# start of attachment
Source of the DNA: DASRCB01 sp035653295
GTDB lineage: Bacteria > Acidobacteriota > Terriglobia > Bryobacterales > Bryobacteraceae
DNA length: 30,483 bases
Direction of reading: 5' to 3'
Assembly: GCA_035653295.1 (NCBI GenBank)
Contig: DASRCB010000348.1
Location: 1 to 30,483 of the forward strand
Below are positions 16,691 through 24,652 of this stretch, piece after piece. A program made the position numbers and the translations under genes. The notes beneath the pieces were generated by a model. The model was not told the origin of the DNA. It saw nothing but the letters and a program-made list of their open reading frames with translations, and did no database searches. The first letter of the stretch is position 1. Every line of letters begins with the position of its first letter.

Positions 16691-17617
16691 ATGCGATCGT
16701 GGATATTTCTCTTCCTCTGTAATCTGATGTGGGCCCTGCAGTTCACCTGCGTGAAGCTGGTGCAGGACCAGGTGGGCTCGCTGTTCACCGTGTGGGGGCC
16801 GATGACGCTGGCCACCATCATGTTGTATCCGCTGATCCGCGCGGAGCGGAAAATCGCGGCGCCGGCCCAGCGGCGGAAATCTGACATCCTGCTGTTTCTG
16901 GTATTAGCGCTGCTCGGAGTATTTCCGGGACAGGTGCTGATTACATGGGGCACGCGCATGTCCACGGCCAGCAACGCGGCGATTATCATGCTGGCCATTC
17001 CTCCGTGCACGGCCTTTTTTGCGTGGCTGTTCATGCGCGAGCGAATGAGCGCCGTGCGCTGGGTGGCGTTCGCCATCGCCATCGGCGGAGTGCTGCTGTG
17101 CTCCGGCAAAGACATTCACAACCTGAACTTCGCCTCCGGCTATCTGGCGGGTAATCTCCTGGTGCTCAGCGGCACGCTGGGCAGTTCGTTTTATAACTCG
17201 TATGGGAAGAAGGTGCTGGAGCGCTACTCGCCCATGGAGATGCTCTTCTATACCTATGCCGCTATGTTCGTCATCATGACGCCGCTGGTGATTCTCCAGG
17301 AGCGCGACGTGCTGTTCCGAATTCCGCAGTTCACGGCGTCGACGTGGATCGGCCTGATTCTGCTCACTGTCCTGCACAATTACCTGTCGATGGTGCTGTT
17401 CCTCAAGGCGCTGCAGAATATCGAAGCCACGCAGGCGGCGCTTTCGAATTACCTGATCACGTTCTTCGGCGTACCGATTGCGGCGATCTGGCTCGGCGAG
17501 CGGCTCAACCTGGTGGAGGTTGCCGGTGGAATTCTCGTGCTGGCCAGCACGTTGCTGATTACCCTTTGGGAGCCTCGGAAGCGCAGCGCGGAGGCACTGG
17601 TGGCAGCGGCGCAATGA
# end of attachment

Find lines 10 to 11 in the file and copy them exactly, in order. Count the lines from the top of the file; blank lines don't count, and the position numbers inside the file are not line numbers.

16691 ATGCGATCGT
16701 GGATATTTCTCTTCCTCTGTAATCTGATGTGGGCCCTGCAGTTCACCTGCGTGAAGCTGGTGCAGGACCAGGTGGGCTCGCTGTTCACCGTGTGGGGGCC